US Supreme Court Allows MDs to Recommend Marijuana

Washington DC, Oct. 15th 2003. In a major victory for Prop. 215, the Supreme Court let stand a Ninth Circuit ruling protecting doctors from punishment for recommending marijuana as medicine. The court turned down the administration’s request for a hearing to appeal an injunction by the U.S. District Court in San Francisco barring the government from punishing doctors who recommend marijuana by revoking their licenses to prescribe controlled substances or by other sanctions.

The case, Conant v. Walters (previously McCaffrey), was decided on freedom of speech grounds. The Ninth Circuit ruled that physicians have a "core First Amendment" right "to speak frankly and openly with their patients." However, the court’s decision does not allow doctors to aid and abet patients in procuring marijuana, for example, by referring them to a cannabis dispensary.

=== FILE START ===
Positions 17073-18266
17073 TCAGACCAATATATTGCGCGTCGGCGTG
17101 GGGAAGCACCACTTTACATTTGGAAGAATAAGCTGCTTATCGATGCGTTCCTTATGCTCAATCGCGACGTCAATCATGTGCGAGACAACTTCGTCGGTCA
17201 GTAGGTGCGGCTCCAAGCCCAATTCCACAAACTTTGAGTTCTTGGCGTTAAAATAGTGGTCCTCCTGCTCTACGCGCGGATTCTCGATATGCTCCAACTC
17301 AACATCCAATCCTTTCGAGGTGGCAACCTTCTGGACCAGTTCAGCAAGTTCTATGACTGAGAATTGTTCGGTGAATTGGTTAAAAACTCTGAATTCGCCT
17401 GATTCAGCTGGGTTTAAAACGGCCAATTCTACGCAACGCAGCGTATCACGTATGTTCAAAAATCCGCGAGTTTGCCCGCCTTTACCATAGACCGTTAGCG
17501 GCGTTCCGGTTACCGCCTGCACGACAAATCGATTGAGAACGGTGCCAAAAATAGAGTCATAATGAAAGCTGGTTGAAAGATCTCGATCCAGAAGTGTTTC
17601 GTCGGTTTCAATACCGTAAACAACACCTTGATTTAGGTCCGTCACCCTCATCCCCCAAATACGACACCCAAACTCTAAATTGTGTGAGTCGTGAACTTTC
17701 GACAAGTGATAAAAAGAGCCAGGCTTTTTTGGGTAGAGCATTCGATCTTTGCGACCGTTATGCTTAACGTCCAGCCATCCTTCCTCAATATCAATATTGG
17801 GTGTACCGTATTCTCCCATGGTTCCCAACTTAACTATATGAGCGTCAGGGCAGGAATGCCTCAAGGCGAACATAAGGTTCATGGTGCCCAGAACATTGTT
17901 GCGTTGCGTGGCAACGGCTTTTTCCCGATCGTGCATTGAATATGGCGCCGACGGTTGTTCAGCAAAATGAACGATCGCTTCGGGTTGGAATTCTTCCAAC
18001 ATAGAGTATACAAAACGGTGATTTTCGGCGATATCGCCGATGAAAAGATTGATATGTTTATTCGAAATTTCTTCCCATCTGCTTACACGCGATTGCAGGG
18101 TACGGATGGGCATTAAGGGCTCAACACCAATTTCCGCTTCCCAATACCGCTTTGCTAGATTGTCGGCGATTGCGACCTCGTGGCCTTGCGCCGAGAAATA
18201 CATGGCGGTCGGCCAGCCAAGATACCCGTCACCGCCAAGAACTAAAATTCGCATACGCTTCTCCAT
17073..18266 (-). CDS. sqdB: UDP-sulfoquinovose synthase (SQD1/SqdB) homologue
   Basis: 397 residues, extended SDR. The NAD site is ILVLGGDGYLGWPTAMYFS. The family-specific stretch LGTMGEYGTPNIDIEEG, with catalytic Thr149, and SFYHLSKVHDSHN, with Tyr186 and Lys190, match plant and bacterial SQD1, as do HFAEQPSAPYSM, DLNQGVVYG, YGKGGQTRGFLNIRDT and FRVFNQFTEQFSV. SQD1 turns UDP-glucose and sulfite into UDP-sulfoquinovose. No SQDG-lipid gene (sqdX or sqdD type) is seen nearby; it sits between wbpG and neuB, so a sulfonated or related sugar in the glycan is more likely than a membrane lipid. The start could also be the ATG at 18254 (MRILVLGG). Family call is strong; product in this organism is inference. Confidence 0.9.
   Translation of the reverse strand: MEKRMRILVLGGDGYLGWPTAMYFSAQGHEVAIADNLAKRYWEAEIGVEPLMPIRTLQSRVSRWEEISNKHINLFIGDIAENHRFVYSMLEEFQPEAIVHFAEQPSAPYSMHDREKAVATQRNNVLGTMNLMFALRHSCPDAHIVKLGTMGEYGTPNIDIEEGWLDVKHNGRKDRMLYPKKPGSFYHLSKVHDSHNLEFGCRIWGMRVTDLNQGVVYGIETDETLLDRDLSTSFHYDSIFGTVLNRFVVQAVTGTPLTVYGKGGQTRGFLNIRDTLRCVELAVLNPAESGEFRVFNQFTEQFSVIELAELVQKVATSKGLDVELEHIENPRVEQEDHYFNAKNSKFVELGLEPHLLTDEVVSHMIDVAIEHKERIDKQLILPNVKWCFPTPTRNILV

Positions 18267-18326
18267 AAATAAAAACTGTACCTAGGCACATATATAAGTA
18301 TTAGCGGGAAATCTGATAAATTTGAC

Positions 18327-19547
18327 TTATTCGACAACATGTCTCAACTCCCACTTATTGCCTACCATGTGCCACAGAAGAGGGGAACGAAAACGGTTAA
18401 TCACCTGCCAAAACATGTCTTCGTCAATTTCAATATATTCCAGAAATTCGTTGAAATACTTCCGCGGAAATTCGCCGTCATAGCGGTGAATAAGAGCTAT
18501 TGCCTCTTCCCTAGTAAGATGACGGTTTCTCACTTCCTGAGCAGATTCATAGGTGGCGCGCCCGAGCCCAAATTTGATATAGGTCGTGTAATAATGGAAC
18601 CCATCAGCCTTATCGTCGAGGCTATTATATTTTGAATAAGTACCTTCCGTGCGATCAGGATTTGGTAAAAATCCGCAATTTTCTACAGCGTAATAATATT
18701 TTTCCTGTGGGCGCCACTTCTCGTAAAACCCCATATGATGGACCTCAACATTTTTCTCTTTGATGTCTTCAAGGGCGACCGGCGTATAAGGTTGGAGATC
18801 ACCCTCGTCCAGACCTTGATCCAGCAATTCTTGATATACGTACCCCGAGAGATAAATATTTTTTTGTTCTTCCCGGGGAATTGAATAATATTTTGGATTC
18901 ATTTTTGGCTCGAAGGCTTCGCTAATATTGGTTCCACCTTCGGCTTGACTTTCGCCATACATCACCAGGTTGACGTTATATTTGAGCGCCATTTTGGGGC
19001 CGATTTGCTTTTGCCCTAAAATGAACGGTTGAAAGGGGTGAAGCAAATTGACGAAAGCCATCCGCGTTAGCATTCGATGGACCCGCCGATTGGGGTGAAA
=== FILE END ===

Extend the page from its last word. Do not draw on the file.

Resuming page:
The court’s decision removed a major stumbling block to access for medical marijuana. Since the passage of Prop. 215, California NORML has received many complaints from seriously ill patients unable to get recommendations because their physicians feared federal punishment. Their fears were prompted by federal officials such as former Drug Czar Barry McCaffrey, who began threatening to punish doctors for recommending marijuana as soon as 215 was passed.

The threat might have proved fatal to Prop. 215 had it not been for the Conant lawsuit, brought by a group of doctors and patients led by the Lindesmith Center (now Drug Policy Alliance). Dan Abrahamson, a DPA attorney who helped bring the suit, said the Supreme Court’s ruling means that "medical marijuana laws at the state level are alive and well," and could be "a green light to other states that are considering medical marijuana laws."